Card fact: It has been 143 cards since the last yellow-green bordered card. That is a record, so far, and the reason why "yellow-green" has dropped to the bottom in the color-combo standings. This is only the 13th yellow-green (lemon-lime combo) card.
What I thought about this card then: I never saw it.
What I think about this card now: Nobody's pitching follow-through looks like that.
Other stuff: Wright was a top pitching prospect with the Angels. After hurling a 4-hit shutout in his major league debut in 1966, he spent most of the next couple of seasons in a relief role. The Angels released him after he went 1-8 in 1969. But he returned to the Angels the following spring and went on to a 22-win season, winning Comeback Player of the Year Honors. He also threw a no-hitter that year, and was the losing pitcher in the All-Star Game. He was the one who gave up the winning hit to Jim Hickman, who brought home Pete Rose, who bowled over Ray Fosse.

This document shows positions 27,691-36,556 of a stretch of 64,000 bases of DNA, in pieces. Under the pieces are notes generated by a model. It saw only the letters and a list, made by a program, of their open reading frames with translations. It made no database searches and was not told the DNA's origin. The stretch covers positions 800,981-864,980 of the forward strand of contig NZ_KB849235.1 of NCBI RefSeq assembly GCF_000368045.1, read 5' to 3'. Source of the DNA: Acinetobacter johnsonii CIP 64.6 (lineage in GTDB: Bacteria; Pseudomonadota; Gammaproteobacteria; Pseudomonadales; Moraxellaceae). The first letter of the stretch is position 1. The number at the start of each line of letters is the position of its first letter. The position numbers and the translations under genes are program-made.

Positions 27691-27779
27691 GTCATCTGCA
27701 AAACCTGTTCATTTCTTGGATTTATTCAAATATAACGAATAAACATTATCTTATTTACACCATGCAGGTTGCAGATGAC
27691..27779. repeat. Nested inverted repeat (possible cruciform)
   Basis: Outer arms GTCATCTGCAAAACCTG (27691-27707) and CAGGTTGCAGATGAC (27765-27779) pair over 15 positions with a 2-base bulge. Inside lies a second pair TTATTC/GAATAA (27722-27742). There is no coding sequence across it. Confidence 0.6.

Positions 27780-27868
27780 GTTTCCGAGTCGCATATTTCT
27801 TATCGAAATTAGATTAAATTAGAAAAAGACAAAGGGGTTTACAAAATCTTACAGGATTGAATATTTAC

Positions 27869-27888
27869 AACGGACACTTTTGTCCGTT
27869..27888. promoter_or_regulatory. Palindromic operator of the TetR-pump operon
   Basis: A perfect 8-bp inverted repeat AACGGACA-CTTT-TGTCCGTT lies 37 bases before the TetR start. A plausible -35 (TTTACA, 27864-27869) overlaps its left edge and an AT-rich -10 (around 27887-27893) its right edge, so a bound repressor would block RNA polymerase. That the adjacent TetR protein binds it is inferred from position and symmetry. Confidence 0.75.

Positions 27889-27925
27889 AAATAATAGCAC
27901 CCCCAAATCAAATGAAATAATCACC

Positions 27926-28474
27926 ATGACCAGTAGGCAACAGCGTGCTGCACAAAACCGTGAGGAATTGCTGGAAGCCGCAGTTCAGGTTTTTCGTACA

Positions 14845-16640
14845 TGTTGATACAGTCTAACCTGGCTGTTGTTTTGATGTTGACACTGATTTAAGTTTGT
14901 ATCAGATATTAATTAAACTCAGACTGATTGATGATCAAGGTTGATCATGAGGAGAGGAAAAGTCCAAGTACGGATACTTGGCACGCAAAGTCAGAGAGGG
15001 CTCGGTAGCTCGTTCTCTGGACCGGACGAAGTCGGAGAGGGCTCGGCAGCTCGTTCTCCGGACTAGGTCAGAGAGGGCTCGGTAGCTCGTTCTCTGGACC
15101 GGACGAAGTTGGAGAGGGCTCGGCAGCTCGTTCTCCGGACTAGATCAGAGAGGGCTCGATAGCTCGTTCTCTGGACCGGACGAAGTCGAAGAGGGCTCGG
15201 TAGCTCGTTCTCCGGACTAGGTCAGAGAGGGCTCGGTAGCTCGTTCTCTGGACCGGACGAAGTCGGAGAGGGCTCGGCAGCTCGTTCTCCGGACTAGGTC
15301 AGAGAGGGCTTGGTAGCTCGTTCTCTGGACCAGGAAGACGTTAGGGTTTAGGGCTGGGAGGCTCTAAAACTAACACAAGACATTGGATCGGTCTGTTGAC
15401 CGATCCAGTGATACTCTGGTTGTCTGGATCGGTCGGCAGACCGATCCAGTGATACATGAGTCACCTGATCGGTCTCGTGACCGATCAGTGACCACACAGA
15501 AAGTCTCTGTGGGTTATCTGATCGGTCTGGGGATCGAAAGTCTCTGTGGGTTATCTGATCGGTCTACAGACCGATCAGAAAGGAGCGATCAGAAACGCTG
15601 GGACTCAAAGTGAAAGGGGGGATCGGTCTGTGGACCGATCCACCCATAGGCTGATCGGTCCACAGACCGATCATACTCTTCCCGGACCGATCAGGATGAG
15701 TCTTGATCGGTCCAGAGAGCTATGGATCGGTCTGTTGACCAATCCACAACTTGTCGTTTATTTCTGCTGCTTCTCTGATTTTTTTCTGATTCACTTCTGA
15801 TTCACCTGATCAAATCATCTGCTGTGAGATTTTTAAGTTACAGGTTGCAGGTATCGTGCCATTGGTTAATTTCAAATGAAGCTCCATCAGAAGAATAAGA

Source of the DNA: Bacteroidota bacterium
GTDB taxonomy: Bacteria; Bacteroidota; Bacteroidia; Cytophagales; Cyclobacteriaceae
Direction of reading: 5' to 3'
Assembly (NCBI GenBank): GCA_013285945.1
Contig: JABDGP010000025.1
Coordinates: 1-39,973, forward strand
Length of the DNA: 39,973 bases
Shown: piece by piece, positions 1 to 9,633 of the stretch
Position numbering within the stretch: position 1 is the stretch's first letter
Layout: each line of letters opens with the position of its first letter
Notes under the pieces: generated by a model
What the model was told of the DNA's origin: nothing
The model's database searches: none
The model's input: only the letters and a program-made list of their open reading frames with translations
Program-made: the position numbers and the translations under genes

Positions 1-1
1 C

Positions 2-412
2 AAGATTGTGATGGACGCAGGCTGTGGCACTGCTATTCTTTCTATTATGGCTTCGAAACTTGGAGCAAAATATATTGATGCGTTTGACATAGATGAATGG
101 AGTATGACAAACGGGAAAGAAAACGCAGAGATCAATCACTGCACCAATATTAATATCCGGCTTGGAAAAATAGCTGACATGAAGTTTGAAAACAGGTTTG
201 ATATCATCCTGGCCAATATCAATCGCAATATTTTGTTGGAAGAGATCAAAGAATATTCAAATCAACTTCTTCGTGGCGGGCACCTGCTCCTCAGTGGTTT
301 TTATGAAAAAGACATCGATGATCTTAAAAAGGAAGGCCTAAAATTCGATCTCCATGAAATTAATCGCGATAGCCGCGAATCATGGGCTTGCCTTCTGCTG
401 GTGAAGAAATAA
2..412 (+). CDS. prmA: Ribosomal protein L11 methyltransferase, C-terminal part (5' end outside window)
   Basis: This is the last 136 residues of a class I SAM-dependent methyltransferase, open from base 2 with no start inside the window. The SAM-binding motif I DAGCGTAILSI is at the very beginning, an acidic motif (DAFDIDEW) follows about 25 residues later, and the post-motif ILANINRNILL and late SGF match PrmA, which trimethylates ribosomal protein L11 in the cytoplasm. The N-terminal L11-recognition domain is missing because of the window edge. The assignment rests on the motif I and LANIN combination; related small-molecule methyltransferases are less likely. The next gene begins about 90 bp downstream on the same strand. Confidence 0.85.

Wright remained a top pitcher for the Angels until going 11-19 in 1973. He was traded to the Brewers in a nine-player deal, but didn't fair much better with Milwaukee, losing 20 games and posting a 4.42 ERA. The Brewers traded him to the Rangers. After a year with Texas, Wright played in Japan for three years.
Wright is the father of former major leaguer Jaret Wright, who was a sensation with the Indians in the late 1990s and pitched in the majors for 11 years.
Back facts: There is a mistake in the stats. Topps lists Wright as playing for the Angels in 1974, but he played for the Brewers. That bit of misinformation threw me off. Before doing research on Wright, I studied the photo for signs of airbrushing since I thought Wright was dealt from the Angels to the Brewers in the '74 offseason.
Other blog stuff: This is the second straight player shown who does not have a middle name. Just thought you should know.